Theatre Review - Dear England

James Graham’s brilliant play is about England’s male football team and how the game feeds into the national story. It’s about sport and it’s about nation. I don’t generally engage with football but this made me laugh, cry and cheer.

Dear England is inspired by the astonishing open letter Gareth Southgate, the manager, wrote just before the (delayed) Euros 2020. He observed: “everyone has a different idea of what it actually means to be English. What pride means.” 

Southgate supported his players’ decision to “take the knee” during matches. It is some measure of his ideals and vision that he defended their right “to stand up for their teammates and the things that matter to them” as well as celebrating the modern, diverse country they represent.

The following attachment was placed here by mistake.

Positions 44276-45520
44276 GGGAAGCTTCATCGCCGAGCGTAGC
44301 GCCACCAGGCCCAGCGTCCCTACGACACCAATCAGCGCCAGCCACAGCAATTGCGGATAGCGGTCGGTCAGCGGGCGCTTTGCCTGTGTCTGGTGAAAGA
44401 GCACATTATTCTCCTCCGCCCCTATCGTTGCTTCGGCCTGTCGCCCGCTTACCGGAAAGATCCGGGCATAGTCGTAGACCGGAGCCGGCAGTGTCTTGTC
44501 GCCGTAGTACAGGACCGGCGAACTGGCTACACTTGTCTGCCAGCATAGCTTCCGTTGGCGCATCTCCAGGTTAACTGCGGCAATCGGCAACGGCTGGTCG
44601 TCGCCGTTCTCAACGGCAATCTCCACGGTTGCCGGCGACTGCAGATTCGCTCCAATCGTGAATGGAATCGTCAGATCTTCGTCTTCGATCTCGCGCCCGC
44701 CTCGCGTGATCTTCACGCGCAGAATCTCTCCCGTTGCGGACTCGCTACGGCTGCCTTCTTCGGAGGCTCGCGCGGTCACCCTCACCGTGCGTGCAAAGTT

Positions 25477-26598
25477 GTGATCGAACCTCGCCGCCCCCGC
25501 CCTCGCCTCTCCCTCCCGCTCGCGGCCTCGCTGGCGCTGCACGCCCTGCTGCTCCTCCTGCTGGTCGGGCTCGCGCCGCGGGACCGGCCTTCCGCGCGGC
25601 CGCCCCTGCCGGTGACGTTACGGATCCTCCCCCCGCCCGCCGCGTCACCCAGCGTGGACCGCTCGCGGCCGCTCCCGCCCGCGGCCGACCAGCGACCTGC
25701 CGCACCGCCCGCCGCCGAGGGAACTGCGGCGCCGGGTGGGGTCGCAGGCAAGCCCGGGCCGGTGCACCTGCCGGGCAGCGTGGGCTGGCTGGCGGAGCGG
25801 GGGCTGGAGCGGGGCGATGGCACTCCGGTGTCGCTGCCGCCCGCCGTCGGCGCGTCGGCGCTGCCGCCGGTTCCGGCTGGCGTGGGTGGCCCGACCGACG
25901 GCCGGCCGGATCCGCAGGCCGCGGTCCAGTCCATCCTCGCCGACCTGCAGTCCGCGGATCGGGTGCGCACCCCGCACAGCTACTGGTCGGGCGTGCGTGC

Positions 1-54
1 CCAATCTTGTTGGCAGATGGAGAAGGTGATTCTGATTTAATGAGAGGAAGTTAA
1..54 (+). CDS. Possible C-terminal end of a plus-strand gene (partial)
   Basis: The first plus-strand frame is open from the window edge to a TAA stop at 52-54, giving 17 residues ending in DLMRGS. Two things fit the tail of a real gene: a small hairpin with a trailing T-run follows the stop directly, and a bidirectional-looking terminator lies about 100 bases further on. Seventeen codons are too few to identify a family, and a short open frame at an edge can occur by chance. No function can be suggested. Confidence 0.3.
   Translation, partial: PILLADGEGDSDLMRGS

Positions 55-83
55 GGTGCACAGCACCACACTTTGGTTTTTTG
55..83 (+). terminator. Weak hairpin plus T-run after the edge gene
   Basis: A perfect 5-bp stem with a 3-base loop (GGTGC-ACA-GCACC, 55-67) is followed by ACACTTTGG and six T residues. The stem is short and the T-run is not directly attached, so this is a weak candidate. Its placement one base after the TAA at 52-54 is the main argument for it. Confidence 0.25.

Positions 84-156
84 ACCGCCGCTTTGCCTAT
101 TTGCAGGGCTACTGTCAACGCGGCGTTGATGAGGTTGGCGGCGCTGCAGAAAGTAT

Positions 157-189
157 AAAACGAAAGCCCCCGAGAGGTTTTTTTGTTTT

Graham portrays how the team has flourished under Southgate’s inspirational leadership. Initially employed as an interim manager, he swiftly proved his worth. Despite resistance from various quarters, he was determined to do things differently and to change the narrative surrounding winning, losing and penalties.

He brought in sports psychologist, Pippa Grange (Gina McKee) to helps individual players confront their fear of failure and encourage mutual support. He reminded players of the privilege of playing for England, their role to inspire and unite a nation.         

Joseph Fiennes is tremendous. He looks the part as well as capturing  Southgate’s humility and resolve. He’s supported by a superb cast including Will Close as Harry Kane, Darragh Hand as Marcus Rashford and Lewis Shepherd as Dele Alli.

Rupert Goold’s staging and Es Devlin’s halo of light - evoking a football pitch and stadium – are thrilling.

I’ve always thought football is like theatre: the sense of spectacle, the tension, its highs and lows. Graham run with this idea and scores big time.

To August 11

Originally publshed by Westminster Extra